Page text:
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Exhaust Gas Cleaning Systems
Australia’s approach to exhaust gas cleaning systems
As a party to MARPOL Annex VI, Australia permits the use of EGCS to comply with the low sulphur fuel oil limit, provided the:
- system is approved by the ship’s flag State, or a recognised organisation appointed by the flag State
- system is operated in accordance with IMO requirements, including the IMO 2015 Guidelines for Exhaust Gas Cleaning Systems (resolution MEPC.259(68))
- crew are trained on the use of the system and the system is kept in good working order, with maintenance up to date and monitoring devices fully operational
- EGCS approval documents, as well as operational and maintenance records for the EGCS are maintained on board the ship and made available for inspection upon Port State Control Officer (PSCO) request
- following information about the ship's EGCS is provided to AMSA at EGCS@amsa.gov.au before the first arrival at an Australian port after installation and approval of the EGCS. This information should be resubmitted to AMSA if the provided information changes:
- Ship name (in email subject title)
- IMO number
- Arrival port
- Arrival date
- EGCS Scheme A or Scheme B approval
- Make and model of EGCS
- Open-loop, closed-loop or hybrid-type system
- Results of all wash water testing that has been undertaken in accordance with Appendix 3 of the IMO 2015 Guidelines for Exhaust Gas Cleaning Systems.
- Wash water testing should be conducted upon commissioning of the EGCS and repeated every twelve months. Ships may be directed not to discharge wash-water from an EGCS in Australian waters if this data, or evidence that samples have been taken for analysis, cannot be provided to AMSA before arrival at the first Australian port.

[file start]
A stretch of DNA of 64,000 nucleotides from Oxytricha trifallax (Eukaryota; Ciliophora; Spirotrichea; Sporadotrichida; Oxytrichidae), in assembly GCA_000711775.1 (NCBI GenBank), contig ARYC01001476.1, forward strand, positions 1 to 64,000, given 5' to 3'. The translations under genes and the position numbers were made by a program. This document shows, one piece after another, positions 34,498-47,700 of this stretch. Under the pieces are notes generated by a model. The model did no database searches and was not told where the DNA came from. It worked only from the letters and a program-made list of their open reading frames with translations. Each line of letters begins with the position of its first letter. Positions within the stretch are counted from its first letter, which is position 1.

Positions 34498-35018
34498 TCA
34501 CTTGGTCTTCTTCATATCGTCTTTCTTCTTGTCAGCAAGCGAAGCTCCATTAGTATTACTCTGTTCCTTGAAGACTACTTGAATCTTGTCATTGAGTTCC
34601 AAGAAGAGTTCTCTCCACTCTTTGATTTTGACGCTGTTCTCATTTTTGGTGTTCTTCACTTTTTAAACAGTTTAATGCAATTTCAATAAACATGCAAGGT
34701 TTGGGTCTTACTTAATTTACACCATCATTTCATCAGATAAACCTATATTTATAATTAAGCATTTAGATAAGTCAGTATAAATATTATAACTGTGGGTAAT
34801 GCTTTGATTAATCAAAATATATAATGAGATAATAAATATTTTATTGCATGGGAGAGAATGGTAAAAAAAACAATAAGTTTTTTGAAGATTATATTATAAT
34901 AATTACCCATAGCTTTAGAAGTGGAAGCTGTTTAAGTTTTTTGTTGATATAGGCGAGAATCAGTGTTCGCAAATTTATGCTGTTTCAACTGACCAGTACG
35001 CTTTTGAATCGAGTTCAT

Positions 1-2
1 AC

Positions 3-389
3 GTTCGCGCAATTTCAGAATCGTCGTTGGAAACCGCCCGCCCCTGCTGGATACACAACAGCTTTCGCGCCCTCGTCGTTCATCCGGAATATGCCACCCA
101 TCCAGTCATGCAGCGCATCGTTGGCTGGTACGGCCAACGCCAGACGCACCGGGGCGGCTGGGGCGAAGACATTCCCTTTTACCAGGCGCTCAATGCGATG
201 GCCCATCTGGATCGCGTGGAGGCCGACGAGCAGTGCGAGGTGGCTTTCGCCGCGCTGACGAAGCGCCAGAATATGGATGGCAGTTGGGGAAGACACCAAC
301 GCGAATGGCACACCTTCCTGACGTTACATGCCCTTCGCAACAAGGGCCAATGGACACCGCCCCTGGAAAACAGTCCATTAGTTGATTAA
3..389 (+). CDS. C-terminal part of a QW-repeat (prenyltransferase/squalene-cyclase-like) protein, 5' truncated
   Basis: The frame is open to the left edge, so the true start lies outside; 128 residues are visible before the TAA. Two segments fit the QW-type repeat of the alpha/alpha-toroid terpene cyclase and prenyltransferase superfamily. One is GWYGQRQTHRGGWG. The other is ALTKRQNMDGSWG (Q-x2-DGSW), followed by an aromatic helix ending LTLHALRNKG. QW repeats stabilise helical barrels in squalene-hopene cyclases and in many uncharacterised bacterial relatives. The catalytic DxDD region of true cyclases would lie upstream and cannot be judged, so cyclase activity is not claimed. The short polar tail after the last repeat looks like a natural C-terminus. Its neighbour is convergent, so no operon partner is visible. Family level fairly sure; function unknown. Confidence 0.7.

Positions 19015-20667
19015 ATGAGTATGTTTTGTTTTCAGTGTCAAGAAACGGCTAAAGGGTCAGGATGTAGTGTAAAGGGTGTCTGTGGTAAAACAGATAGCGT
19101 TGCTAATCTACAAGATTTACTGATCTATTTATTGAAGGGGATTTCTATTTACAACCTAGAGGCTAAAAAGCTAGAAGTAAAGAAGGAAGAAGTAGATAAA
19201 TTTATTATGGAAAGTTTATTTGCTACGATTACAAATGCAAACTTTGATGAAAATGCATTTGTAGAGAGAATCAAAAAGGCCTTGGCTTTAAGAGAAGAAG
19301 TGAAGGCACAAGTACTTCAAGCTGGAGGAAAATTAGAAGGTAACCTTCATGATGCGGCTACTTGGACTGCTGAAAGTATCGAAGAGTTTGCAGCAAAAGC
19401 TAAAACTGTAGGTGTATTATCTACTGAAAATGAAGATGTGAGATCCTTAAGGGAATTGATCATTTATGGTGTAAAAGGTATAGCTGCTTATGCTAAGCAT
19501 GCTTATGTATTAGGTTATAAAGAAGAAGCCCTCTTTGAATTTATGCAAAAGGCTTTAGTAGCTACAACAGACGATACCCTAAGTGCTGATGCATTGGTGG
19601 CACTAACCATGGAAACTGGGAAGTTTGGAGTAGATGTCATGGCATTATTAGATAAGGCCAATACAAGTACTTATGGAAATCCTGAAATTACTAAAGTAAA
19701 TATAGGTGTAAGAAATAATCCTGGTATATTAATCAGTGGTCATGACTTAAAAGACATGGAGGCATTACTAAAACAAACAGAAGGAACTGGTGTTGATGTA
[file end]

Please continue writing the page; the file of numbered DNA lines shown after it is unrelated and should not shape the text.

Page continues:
Any EGCS found to be non-compliant with IMO guidelines in any respect (including but not limited to the wash water discharge criteria) may be prohibited from use in Australian waters.
Further information on Australia’s approach to the use of an EGCS to support compliance with the 2020 low sulphur limit can be found in Marine notice 2/2021—Requirements for the use of Exhaust Gas Cleaning Systems in Australian Waters and reporting to AMSA.
EGCS wash water
Further work is being undertaken through the International Maritime Organization (IMO) and by AMSA on the potential long-term impacts of cumulative wash water discharges, including in areas with high shipping density and with poor tidal flushing.
While the discharge of wash water from ECGS is currently permitted in Australian waters, ship owners, operators and Masters are encouraged to avoid discharging wash water within Australian port limits.
Work by the IMO
The IMO 2015 Guidelines for Exhaust Gas Cleaning Systems outlines requirements for the testing, certification and verification of EGCS, including wash water discharge and monitoring criteria. The IMO Marine Environment Protection Committee (MEPC) is currently working on an updated version. Once adopted, the updated Guidelines will only apply to new installations; existing EGCS approved in accordance with the 2015 Guidelines do not need to be approved again.
The IMO's Pollution Prevention and Response Sub-Committee (PPR) is also working to evaluate and harmonise rules and guidance on discharges from EGCS. This work aims to address concerns over the potential negative impact on the marine environment and the measures that have been put in place in some areas to prohibit wash water discharge.
Work by AMSA
AMSA is currently investigating the potential impacts of EGCS wash water discharges on Australian port environments.
Initial advice from the Commonwealth Scientific and Industrial Research Organisation (CSIRO) indicates that dilutions of wash water discharge by the receiving environment will adequately reduce all contaminant concentrations to below water quality guidelines applied in Australia and New Zealand.
We have also commissioned a study to assess the cumulative effects of EGCS wash water discharges to identify any potential long-term impacts for the Australian marine environment. The outcomes of this study will inform whether any future restrictions on the use of EGCS in Australian waters may be required.